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Widely Criticized Olympian Says His ‘Arrogance’ Was Actually Intentional

"The bottom line is that the arrogance is a way to try to tear you down," says Carl Lewis.

There’s no denying the talent and speed of former track and field star Carl Lewis. Once the fastest man in the world, Lewis completed in four Olympic Games, earned nine gold medals and broke several world records. He was good ― and he knew it.

Ultimately, however, Lewis’ self-congratulatory behavior and general lack of humility on and off the track earned him a rather unfortunate reputation along with all those accolades: “arrogant.” As public opinion of Lewis cooled in the mid-1980s, he was also overlooked for endorsement deals. Throughout his career, the criticism about his ego followed him.

Today, Lewis doesn’t deny coming off as arrogant. But, as he tells “Oprah: Where Are They Now?”, there was actually a calculated reason why he acted that way back then, particularly around his fellow athletes.

“The bottom line is that the arrogance is a way to try to tear you down,” Lewis says. 

While Lewis’ competitors watched his star rise, his only focus was making himself even better, using attacks as motivation. “The better I got, the angrier they got. They’re like, ‘We can’t beat him. So we’ve got to beat him somewhere else,’” he says. “I just got better and got bigger.”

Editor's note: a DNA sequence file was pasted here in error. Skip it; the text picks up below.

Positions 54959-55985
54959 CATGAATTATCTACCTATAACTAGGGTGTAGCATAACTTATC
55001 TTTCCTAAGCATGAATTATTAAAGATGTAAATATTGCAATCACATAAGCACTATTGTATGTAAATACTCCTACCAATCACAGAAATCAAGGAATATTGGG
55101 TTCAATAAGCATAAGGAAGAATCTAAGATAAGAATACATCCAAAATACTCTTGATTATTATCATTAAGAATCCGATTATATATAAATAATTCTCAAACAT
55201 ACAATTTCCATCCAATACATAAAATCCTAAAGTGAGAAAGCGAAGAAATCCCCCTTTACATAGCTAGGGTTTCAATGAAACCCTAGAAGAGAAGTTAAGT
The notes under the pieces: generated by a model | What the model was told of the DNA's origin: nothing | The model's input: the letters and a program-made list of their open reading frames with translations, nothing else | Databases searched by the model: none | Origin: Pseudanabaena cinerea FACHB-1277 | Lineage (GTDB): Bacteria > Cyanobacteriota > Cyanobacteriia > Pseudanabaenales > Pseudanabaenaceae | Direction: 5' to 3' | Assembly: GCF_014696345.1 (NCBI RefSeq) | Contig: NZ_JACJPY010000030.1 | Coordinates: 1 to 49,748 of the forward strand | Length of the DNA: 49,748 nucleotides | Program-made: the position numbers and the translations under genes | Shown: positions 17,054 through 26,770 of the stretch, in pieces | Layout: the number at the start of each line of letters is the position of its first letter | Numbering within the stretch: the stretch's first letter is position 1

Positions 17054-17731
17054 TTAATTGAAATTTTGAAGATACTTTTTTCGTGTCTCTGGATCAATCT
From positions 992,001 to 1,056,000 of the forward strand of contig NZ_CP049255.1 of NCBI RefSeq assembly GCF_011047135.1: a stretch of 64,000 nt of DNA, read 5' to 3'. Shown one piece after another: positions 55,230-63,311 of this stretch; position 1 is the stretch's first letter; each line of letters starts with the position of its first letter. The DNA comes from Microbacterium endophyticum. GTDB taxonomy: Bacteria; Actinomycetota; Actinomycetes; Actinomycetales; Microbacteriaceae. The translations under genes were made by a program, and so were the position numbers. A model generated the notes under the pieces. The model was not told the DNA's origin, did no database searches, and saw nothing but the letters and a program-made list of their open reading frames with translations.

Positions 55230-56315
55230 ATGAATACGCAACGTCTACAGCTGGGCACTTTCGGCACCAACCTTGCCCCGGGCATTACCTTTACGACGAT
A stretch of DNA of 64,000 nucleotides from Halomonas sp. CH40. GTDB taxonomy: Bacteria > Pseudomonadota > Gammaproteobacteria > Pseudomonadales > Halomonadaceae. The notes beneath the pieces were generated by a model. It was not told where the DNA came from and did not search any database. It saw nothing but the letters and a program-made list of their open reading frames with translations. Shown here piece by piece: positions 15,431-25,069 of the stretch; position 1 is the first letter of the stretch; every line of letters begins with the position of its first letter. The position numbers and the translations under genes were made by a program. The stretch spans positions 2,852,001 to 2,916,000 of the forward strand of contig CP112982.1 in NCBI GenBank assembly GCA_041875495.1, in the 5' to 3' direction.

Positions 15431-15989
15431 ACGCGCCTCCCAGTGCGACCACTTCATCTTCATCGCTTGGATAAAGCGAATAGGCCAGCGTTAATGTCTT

Age and youthful indignation also played a part in Lewis’ conduct, he adds.

“People forget: I was really young,” Lewis points out. “Even when I went to LA [for the 1984 Summer Olympics], I’d only been 23 one month. Understanding why these people had such vitriol, it just didn’t make sense to me. So, in a lot of ways, I said, ‘Well, I’ll show you,’ like a lot of young kids would do.”

Though it may have seemed like Lewis didn’t care how people viewed him, he asserts that he wasn’t immune to the criticism.

“That took its toll emotionally. I wouldn’t say I was depressed; I was beat down,” he says.

When Lewis retired from track and field in 1997, he describes the feeling as “half a crash, half excitement.” Then 36, Lewis let loose  ― he got another earring, got his first tattoo and grew out his hair into dreadlocks.

“It was fun,” Lewis says. “I said, ‘You know, I never lived my twenties, huh? Let me live my twenties.’”

As for his reputation, Lewis says he let go of his resentment a long time ago. 

“I got to a point where I had to forgive everyone and move on in my life, or else that was going to take me down,” Lewis says. “My life has moved on, and it’s great. I mean, I get up every day just saying, ‘Are you kidding me? Look at the life I’ve lived.’” 

Another Olympic great reflects on his past:

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